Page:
Not just crocs.
Several hundred elementary-aged children went gaga over a University of Oregon visit from a famous family with local roots.
Cameras flashed, children sprang from their chairs, jumped up and down - and some even gasped - as the Irwin clan, Terri, Bindi and Robert, rolled out across the Erb Memorial Union ballroom stage to greet more than 700 community members, who came to hear the family talk about ways children can participate in conservation efforts.
Eugene native Terri Irwin, wife of the late "Crocodile Hunter" Steve Irwin, is best known for her appearances on her husband's famed Animal Planet show of the same title. Steve Irwin died in September 2006 after being pierced in the chest by a stingray barb while filming near Australia's Great Barrier Reef.
But his family is living out his legacy.
"I think it's amazing how much the Irwin family does for nature," said 7-year-old Ashin Long, a McCornack Elementary School student. "They know a lot about things that can help the Earth."
Thursday's "Kid Empowerment" event kicked off the 28th annual Public Interest Environmental Law Conference, which runs through the weekend and brings together lawyers and activists. Terri Irwin was scheduled to give the opening keynote address.
Irwin, who became known as the "Crocodile Huntress," owns the Australia Zoo in Queensland, Australia, and with her husband began the Wildlife Warriors Worldwide, a nonprofit wildlife conservation organization that now operates independently.
But it's not only Steve and Terri Irwin who have lived in the spotlight. Bindi and Robert have secured their own claim to fame - which their mother proudly outlined to the crowd. Among the many notable accomplishments on 11-year-old Bindi's resume? A Daytime Emmy Award for her television show, "Bindi the Jungle Girl." She's the youngest person to ever win the award, her mother said.
Irwin talked about Robert's advanced intellect, noting that the 6-year-old, who has a shaggy blonde 'do like his father, is already in the third grade.
The Irwin children remained calm, cool and collected before the large crowd. Robert even opened the event with his own rendition of the Australian National Anthem.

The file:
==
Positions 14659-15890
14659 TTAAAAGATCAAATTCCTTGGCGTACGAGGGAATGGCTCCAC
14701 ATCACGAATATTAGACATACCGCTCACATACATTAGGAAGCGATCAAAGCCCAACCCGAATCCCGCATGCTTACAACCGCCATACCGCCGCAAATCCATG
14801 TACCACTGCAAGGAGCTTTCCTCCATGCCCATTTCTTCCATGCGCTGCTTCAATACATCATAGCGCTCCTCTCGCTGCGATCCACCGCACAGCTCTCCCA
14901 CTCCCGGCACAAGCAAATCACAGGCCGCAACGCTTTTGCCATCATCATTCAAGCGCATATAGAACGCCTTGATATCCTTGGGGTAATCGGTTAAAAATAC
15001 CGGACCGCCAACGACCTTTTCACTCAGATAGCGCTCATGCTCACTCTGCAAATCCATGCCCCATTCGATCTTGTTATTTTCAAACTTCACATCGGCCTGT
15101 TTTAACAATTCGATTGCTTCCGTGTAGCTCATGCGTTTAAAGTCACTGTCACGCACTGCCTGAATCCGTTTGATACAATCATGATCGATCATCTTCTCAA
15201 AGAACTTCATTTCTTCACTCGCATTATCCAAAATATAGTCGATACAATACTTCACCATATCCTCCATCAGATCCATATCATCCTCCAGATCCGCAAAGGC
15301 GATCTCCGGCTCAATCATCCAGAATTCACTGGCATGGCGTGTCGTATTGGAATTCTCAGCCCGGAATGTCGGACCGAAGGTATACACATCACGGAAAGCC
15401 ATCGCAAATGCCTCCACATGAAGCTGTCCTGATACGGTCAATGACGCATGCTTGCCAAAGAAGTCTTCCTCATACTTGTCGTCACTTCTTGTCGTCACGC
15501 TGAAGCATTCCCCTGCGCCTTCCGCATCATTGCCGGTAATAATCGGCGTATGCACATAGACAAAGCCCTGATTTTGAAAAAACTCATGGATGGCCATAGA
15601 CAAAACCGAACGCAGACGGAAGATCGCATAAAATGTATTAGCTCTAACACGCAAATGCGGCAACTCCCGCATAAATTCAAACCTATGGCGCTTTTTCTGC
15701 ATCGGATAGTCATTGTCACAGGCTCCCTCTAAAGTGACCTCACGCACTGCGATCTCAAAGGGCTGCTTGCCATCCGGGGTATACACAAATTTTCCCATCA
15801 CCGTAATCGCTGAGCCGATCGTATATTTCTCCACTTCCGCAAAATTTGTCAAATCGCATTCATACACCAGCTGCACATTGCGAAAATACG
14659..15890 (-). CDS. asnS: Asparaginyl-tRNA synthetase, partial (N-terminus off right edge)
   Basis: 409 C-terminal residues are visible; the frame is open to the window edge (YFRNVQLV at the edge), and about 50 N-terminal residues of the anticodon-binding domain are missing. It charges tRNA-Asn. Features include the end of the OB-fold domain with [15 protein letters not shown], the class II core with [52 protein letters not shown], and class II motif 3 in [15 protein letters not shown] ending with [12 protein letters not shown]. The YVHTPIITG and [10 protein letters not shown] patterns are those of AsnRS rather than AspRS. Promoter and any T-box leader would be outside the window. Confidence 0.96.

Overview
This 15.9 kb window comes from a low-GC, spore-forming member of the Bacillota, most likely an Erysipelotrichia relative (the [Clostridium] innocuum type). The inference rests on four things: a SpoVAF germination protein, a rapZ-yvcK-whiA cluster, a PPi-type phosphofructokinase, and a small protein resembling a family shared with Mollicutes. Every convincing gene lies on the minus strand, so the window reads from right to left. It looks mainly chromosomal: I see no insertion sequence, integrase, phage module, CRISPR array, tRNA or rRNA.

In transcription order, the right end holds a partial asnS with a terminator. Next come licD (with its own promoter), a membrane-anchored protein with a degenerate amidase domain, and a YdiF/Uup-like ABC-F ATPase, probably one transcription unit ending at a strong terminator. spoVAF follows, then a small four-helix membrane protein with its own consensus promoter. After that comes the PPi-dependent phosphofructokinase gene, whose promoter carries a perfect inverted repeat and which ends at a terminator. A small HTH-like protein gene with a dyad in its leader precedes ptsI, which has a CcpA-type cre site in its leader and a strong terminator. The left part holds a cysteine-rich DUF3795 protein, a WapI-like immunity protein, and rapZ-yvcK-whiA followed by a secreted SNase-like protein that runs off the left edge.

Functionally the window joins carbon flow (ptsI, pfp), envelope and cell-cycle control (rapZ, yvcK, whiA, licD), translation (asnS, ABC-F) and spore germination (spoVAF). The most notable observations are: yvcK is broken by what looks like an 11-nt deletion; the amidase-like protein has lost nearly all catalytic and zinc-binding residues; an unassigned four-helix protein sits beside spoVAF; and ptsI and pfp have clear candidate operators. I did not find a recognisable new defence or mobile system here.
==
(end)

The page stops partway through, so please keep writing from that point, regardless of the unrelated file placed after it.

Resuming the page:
Some law conference organizers at first had concerns about how the Irwins' fame would sit with the more academic conference crowd. But ultimately, organizers said the Irwins could appeal to a more general audience that the conference typically doesn't reach. The result? All the available tickets to the free event were snapped up several days in advance.
The Irwins, clad in safari style khaki shirts, played several video clips for the crowd, including one about water conservation and a clip from a "60 Minutes" news program about their family's fight to protect the Steve Irwin Wildlife Reserve in Australia. The reserve, created to commemorate Steve Irwin, has been threatened by strip mining - and Bindi has set out to save it.
And so have some local children: McCornack students plan to write letters in support of the Irwin reserve.
Judy Davies' first- and second-grade split class from McCornack brought a white banner embellished with pictures of the Earth and with circles where each student wrote what he or she could do to help protect the planet. Goals included using less electricity and only buying necessary items. The students had the Irwins sign the banner at the end of the event.
Bindi, in her soft Australian accent, told the children how important it is for them to have their own opinions. She told them that they are the next voters - the next decision makers.
The Irwins, through both humor and serious dialogue, discussed the importance of their crocodile research, which they say is imperative to learning more about the scaly creatures. Turns out, they were preaching to the choir.
"It's been great to hear and see them in person with all that they do for the environment - all the research they do," said 9-year-old McCornack student Ely Cleland.
The event closed with a question-and-answer session that involved prizes.
Children's inquiries included why miners want the land at the Irwin reserve; if the Irwins are happy when they rescue crocodiles; what their favorite animals are; and what the Irwins would save in America, if given the chance. Prizes given out included a red panda stuffed animal, a Bindi beach towel and a pencil pouch filled with school supplies.
During the session, the children continuously jumped up and down in an attempt to be honored with the opportunity to ask a question. One toddler boy even rushed the stage - twice.
"Quick, call security," Irwin said with a laugh.
One girl asked if Bindi ever gets scared when she tackles a crocodile. Bindi's response? She's not scared; she just knows she must be safe.
"What's so amazing is when you jump on, they breathe out, and you can feel their breath in your hair," Bindi said. "It's the most amazing feeling in the world."
But if you asked the children at the event, seeing the Irwins in person might give crocodile-breath-in-the-hair a run for its money for the most amazing feeling.
"It was just all so good," Cleland said. "Really, it was touching."
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|Title Annotation:||City/Region; The Crocodile Hunter's family brings a wider conservation message to the next generations|
|Publication:||The Register-Guard (Eugene, OR)|
|Date:||Feb 26, 2010|
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